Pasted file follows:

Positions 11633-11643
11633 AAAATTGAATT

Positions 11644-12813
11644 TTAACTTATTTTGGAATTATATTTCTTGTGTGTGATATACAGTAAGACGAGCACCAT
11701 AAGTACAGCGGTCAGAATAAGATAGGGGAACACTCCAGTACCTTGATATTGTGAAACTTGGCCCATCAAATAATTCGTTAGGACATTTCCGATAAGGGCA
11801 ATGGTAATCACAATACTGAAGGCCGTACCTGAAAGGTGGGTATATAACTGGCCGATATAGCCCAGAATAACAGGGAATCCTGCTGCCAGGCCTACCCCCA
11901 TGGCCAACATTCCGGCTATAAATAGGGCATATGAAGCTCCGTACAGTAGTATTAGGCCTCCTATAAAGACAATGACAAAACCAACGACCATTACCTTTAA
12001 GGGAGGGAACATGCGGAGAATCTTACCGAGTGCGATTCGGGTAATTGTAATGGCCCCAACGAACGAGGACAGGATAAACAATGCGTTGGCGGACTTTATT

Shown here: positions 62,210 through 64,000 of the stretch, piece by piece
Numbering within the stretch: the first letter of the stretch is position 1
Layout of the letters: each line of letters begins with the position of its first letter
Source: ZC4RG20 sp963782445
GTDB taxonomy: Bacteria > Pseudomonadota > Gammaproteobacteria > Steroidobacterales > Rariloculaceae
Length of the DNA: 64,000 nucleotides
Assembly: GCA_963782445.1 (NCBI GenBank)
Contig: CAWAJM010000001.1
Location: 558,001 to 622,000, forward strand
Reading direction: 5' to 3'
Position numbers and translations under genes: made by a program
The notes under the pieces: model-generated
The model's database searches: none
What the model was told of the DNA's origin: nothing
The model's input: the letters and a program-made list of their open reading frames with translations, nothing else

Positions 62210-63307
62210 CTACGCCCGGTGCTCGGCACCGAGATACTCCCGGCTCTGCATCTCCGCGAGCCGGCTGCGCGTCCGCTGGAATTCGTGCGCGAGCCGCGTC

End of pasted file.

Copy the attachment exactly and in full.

Positions 11633-11643
11633 AAAATTGAATT

Positions 11644-12813
11644 TTAACTTATTTTGGAATTATATTTCTTGTGTGTGATATACAGTAAGACGAGCACCAT
11701 AAGTACAGCGGTCAGAATAAGATAGGGGAACACTCCAGTACCTTGATATTGTGAAACTTGGCCCATCAAATAATTCGTTAGGACATTTCCGATAAGGGCA
11801 ATGGTAATCACAATACTGAAGGCCGTACCTGAAAGGTGGGTATATAACTGGCCGATATAGCCCAGAATAACAGGGAATCCTGCTGCCAGGCCTACCCCCA
11901 TGGCCAACATTCCGGCTATAAATAGGGCATATGAAGCTCCGTACAGTAGTATTAGGCCTCCTATAAAGACAATGACAAAACCAACGACCATTACCTTTAA
12001 GGGAGGGAACATGCGGAGAATCTTACCGAGTGCGATTCGGGTAATTGTAATGGCCCCAACGAACGAGGACAGGATAAACAATGCGTTGGCGGACTTTATT

Shown here: positions 62,210 through 64,000 of the stretch, piece by piece
Numbering within the stretch: the first letter of the stretch is position 1
Layout of the letters: each line of letters begins with the position of its first letter
Source: ZC4RG20 sp963782445
GTDB taxonomy: Bacteria > Pseudomonadota > Gammaproteobacteria > Steroidobacterales > Rariloculaceae
Length of the DNA: 64,000 nucleotides
Assembly: GCA_963782445.1 (NCBI GenBank)
Contig: CAWAJM010000001.1
Location: 558,001 to 622,000, forward strand
Reading direction: 5' to 3'
Position numbers and translations under genes: made by a program
The notes under the pieces: model-generated
The model's database searches: none
What the model was told of the DNA's origin: nothing
The model's input: the letters and a program-made list of their open reading frames with translations, nothing else

Positions 62210-63307
62210 CTACGCCCGGTGCTCGGCACCGAGATACTCCCGGCTCTGCATCTCCGCGAGCCGGCTGCGCGTCCGCTGGAATTCGTGCGCGAGCCGCGTC